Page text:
- Dana O'Neil, ESPN Senior Writer
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While fans are busy clamoring for Villanova to receive Top 25 votes and envisioning happily busy March days once more, Jay Wright isn’t quite there.
The Villanova coach has been on his team’s bandwagon all season, convinced that the Wildcats were a bunch that would and could get better as the season progressed.
But despite two eye-opening wins against Louisville and Syracuse that has everyone else’s tongues wagging about his team, Wright isn’t ready to say Villanova has arrived just yet.
Check back with him on Wednesday night, after the Wildcats play at Notre Dame.
“We’ve put together two very good games, back-to-back at home, which a lot of teams can do," Wright said. “So now this Notre Dame game is a great test for us. They’re a smart team. They play well at home. I’m not as concerned with whether we win or lose, but can we play with the same consistency we’ve played with over the last two games?"
Truth be told, if there was a corner to be turned for Villanova, Wright thought they rounded it three weeks ago, when the Wildcats won going away at South Florida. That the victory was followed up with three consecutive losses, including a dud at Providence, didn’t change Wright’s rose-colored opinion. In those defeats, he saw a team playing well and then shooting itself in the foot with turnovers late.
More important, he saw a team that didn’t waver in its confidence or its commitment. It’s that attitude that has endeared this roster to Wright, even when fans and outsiders were less obliged to love them.
Villanova hasn’t made it out of the NCAA tournament’s first weekend since its Final Four run in 2009, hitting the nadir last season with a 13-19 finish.
Then the Cats started this season 4-4, losing to Alabama, Columbia and La Salle, a three-peat of misery that summoned the hecklers calling for Wright’s job and the players’ hides.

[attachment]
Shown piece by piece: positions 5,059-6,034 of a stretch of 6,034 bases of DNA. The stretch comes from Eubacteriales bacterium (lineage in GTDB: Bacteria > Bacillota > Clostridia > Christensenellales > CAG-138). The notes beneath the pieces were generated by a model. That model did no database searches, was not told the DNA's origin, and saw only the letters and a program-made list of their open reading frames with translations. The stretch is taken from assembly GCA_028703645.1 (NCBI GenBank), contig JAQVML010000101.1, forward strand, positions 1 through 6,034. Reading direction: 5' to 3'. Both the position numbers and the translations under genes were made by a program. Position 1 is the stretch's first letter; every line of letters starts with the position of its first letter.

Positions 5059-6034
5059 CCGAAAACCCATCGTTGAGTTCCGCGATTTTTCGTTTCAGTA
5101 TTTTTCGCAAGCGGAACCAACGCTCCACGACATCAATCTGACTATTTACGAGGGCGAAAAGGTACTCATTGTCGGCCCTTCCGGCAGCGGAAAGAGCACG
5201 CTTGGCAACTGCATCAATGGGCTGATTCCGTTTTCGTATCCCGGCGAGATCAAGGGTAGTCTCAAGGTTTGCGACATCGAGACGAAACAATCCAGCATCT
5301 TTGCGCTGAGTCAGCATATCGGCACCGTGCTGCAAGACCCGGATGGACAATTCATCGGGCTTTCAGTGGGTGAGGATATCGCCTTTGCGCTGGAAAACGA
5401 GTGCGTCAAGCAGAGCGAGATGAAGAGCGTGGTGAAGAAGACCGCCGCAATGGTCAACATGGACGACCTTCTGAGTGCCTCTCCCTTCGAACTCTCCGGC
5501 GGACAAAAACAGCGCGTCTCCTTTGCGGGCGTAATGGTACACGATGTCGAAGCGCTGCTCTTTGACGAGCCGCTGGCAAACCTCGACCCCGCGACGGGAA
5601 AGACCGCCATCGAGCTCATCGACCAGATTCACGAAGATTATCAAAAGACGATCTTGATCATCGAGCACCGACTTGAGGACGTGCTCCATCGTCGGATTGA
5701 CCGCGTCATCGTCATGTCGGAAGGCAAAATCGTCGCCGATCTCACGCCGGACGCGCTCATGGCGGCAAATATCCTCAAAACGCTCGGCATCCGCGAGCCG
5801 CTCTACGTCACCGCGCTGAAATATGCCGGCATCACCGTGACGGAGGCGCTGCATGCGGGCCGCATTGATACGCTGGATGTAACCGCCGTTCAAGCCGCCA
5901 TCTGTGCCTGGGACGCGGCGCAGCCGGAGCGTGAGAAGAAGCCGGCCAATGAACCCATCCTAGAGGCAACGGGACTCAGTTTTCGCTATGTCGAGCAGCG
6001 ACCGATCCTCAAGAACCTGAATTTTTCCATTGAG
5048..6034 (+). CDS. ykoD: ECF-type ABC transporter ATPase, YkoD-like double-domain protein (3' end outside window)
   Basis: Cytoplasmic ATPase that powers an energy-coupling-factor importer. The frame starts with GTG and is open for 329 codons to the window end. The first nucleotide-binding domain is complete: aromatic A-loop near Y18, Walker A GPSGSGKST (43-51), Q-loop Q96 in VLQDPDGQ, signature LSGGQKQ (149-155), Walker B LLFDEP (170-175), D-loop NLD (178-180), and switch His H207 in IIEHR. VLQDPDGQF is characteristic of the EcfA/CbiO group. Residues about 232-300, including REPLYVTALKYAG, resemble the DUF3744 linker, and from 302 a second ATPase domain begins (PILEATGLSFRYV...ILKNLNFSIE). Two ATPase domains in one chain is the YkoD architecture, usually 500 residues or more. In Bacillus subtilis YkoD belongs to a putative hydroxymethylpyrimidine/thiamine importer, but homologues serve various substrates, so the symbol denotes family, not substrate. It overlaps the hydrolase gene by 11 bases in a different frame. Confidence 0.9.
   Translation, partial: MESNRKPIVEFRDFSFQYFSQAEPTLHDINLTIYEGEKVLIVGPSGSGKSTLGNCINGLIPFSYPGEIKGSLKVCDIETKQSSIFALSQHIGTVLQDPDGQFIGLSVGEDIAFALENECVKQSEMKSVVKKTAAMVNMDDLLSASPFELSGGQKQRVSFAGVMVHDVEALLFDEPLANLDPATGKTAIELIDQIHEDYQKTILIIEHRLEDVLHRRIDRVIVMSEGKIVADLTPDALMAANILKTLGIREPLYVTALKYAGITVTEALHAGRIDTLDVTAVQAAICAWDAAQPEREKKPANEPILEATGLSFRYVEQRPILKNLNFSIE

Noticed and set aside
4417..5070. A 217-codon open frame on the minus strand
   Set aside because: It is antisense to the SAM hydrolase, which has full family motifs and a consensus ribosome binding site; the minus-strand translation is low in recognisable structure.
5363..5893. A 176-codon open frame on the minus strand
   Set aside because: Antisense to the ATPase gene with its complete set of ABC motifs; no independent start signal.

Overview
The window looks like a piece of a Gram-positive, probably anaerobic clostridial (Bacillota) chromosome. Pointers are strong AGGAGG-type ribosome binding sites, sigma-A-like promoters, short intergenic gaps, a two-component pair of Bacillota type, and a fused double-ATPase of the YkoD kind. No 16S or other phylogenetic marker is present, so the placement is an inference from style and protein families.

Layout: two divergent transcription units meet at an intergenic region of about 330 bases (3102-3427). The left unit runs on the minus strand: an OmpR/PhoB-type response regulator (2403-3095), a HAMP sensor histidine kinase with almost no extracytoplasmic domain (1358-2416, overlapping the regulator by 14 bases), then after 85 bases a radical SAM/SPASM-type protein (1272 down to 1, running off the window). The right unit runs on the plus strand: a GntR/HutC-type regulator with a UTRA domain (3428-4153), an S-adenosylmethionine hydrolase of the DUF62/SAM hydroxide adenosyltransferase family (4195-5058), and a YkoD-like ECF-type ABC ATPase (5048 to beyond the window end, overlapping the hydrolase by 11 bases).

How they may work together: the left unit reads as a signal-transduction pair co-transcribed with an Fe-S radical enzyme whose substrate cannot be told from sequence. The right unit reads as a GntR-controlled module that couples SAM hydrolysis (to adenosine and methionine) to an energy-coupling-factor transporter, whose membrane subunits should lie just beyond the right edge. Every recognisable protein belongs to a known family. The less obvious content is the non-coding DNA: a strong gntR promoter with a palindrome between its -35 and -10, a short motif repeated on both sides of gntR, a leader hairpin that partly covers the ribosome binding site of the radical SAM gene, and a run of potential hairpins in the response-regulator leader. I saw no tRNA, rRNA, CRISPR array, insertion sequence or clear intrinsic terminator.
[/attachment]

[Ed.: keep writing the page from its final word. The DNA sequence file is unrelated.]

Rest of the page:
Wright kept saying he liked his team, and while cynics snickered, he meant it.
These Wildcats are more like the kind of players he used to build the program’s foundation. His first recruiting class, while highly sought after, wound up without a single player leaving early. But as success begat success, Wright found himself not only in the home of some terrific talent but wooing them to campus. They weren’t bad kids, but they were less invested in Villanova and more invested in leaving Villanova to move on to bigger and better things.
It was a bad partnership.
“This group understands they’re on a journey," Wright said. “They’re a really bright group. They get it. They respect the process. They respect that they have a lot of work to do. They aren’t coming in like some of our other groups were. They aren’t privileged or thinking they’re owed something. They feel like they have to earn this and build it all over again."
And really, if this were a building, Villanova isn’t much beyond a ranch home right now. Those two big wins propelled the Wildcats to 51 on the RPI, but pushed their record to only 13-7 overall.
One week, even one with two court stormings, does not a season make.
Villanova heads to South Bend a different team, not only because of the wins but also because of what the wins have done for the Wildcats’ credibility. It’s been a long time since this program has sauntered into an arena as a measuring stick team.
Now suddenly the Wildcats are.
“I’m really interested to see how we handle this," Wright said. “It’s easy to do when the only thing around you is negativity. It’s easy to ignore that because it’s uncomfortable. When everything is positive, when everyone is jumping on the bandwagon, that’s hard, especially for young guys.
“I think these guys have the kind of character to understand that they don’t know what they're doing and our staff has been through it, so they have to listen to and trust us. But the proof will be on Wednesday night."